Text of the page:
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Title: Essays on collective coping in Sri Lanka
Author: Perera, Ashira Elanee
ISNI:       0000 0004 6351 827X
Awarding Body: University of Nottingham
Current Institution: University of Nottingham
Date of Award: 2017
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The aim of the thesis is to contribute to our understanding of how individuals in developing countries cope when faced with environmental risks. These themes are explored while focusing on small-scale farming communities in Wellawaya, south-east Sri Lanka, that are heterogeneously exposed to a particular environmental risk, namely the Human-Elephant Conflict (HEC). First, we examine the strategies which households within farming communities use to cope with exposure to the HEC. We conduct an individual-level household survey of 468 randomly-sampled households across sixteen farming communities which are highly exposed to the HEC. Our unique, cross-sectional data provides a snapshot of the coping strategies which they employ. We find that households which experience greater HEC-related damage are more likely to: rely to a greater extent on non-farm income; cultivate less land in each of the two cropping seasons; and have children who engage in non-farm employment. Next, we investigate the effect of interdependent risk exposure on individuals’ ex-post sharing behaviour. By interdependence, we refer to when an individual’s choice over their own risk exposure directly impacts the risk exposure of another individual. The results from our lab-type risk-and-sharing game suggest that individuals positively reciprocate when another individual’s decision causes them to face lower risk exposure, but do not negatively reciprocate when another individual’s decision causes them to face higher risk exposure. A risk-averse individual who has agency over another’s risk exposure is more likely to share ex-post payoffs, while a relatively risk-tolerant individual does not. Our results suggest that risk attitudes and the balance of power within communities need to be considered by policymakers involved in the design of community-driven development initiatives. Finally, we adopt a mixed methods approach to investigating how heterogeneity in individual returns to a public good and beneficiaries’/contributors’ risk attitudes affect public good contributions. We examine this in the context of Sri Lanka’s HEC and conduct a one-shot, framed, lab-in-the-field, public goods experiment (PGG) which reveals subjects’ contribution preferences when returns from the public good are asymmetric. Subjects also answer a hypothetical contribution question (HCQ) stating their time contributions to the construction of the public good. We find that heterogeneity in individual returns does not have a negative effect on contribution behaviour. Risk-aversion in the PGG, in this context, motivates people to engage in collective risk mitigation. The mixed method approach provides an encouraging and balanced account of communities’ potential engagement in HEC-mitigating public goods provision.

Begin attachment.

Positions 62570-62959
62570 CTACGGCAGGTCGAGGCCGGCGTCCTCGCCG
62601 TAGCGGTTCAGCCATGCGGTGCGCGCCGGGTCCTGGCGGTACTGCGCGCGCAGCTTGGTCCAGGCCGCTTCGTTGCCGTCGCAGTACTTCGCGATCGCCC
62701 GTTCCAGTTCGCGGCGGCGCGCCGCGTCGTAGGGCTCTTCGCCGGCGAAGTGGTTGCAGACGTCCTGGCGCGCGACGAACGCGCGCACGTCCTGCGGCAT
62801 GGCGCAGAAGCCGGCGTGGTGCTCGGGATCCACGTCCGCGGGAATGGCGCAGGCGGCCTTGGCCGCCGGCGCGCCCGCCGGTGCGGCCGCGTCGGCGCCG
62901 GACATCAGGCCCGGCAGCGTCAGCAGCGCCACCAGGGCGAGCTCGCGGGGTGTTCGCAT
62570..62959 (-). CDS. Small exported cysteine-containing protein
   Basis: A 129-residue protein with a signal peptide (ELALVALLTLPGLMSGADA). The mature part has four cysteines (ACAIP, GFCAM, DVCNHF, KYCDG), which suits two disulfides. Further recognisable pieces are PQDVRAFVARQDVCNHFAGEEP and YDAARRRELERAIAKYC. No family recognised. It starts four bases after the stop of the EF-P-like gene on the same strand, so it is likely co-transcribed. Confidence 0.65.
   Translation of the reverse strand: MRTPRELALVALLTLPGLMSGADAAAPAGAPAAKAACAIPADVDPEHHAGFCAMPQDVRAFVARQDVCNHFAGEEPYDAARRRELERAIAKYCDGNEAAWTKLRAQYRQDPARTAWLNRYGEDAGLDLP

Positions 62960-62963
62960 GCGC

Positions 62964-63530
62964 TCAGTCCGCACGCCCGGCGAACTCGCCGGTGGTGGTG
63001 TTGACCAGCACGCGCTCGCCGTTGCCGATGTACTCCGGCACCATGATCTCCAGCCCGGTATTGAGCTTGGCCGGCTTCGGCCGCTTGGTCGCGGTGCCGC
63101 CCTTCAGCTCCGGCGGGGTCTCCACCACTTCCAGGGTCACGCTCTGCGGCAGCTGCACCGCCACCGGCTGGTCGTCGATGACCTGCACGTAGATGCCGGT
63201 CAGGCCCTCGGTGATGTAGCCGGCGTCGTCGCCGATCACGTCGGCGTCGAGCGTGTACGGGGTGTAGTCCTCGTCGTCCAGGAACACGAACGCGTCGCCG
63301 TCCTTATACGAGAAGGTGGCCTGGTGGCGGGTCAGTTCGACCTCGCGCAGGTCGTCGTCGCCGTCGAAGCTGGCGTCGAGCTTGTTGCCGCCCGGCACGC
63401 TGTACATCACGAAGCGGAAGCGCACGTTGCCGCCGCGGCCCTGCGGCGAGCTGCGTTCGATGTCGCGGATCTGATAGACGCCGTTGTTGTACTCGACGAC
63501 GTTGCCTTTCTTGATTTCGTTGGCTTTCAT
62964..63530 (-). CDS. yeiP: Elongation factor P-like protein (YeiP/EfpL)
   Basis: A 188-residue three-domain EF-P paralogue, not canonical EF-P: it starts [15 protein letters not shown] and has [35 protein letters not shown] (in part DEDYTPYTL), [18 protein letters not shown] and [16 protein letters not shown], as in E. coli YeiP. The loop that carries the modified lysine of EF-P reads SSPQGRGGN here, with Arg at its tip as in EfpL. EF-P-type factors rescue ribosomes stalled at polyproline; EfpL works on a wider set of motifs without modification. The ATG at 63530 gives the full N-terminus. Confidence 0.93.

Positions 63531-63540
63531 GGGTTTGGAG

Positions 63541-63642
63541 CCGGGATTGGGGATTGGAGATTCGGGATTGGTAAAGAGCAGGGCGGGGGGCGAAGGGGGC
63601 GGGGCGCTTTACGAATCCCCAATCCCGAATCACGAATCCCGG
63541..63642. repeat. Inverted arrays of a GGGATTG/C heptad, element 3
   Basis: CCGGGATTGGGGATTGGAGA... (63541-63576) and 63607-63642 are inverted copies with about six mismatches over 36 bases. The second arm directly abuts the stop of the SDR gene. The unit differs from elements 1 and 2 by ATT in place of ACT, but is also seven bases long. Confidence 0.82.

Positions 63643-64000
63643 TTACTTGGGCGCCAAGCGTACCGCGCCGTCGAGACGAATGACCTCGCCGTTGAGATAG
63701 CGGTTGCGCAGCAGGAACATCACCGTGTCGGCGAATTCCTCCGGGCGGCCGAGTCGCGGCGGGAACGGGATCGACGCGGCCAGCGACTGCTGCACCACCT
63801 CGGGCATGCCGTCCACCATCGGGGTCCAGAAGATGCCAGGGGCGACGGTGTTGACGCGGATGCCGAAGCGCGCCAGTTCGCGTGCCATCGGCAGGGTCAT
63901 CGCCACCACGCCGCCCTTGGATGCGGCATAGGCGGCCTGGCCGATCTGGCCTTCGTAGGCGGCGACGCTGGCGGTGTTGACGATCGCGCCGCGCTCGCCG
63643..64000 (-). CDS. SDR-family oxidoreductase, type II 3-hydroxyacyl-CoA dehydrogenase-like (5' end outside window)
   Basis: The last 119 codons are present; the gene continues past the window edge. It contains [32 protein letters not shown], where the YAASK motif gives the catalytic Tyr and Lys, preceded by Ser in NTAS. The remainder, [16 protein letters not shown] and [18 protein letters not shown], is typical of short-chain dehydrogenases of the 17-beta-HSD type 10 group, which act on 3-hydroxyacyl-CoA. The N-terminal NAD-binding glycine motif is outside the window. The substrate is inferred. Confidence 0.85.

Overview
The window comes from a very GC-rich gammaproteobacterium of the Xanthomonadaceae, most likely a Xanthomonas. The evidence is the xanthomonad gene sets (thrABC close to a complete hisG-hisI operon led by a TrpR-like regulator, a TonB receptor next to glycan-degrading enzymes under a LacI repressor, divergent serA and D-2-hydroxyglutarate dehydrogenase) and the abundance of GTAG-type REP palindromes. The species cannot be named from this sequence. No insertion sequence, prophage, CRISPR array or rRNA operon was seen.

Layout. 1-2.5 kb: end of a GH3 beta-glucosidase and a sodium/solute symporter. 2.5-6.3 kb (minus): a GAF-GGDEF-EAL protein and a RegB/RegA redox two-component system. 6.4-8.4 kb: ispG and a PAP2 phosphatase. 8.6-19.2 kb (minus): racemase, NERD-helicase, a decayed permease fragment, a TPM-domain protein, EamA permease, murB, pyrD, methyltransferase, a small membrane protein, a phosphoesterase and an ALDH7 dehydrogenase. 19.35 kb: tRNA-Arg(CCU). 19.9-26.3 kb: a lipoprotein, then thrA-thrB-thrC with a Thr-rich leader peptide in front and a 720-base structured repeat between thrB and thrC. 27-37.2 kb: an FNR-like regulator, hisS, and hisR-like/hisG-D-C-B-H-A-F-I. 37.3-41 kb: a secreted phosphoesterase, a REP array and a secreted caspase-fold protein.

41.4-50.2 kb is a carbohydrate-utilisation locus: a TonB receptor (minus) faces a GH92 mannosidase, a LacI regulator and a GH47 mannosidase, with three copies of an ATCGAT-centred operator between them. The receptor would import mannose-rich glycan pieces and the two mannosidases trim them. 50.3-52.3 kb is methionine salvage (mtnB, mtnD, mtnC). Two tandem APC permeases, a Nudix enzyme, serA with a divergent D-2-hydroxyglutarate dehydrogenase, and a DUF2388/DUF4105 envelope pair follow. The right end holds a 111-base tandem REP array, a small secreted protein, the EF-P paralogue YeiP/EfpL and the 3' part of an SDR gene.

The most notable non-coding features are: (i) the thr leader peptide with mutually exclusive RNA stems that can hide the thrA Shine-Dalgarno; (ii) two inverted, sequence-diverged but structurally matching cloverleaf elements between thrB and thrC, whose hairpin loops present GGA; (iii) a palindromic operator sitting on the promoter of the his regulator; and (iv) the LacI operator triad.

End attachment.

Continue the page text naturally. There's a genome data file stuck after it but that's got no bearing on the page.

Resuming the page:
Supervisor: Not available Sponsor: Not available
Qualification Name: Thesis (Ph.D.) Qualification Level: Doctoral
EThOS ID:  DOI: Not available
Keywords: S Agriculture (General)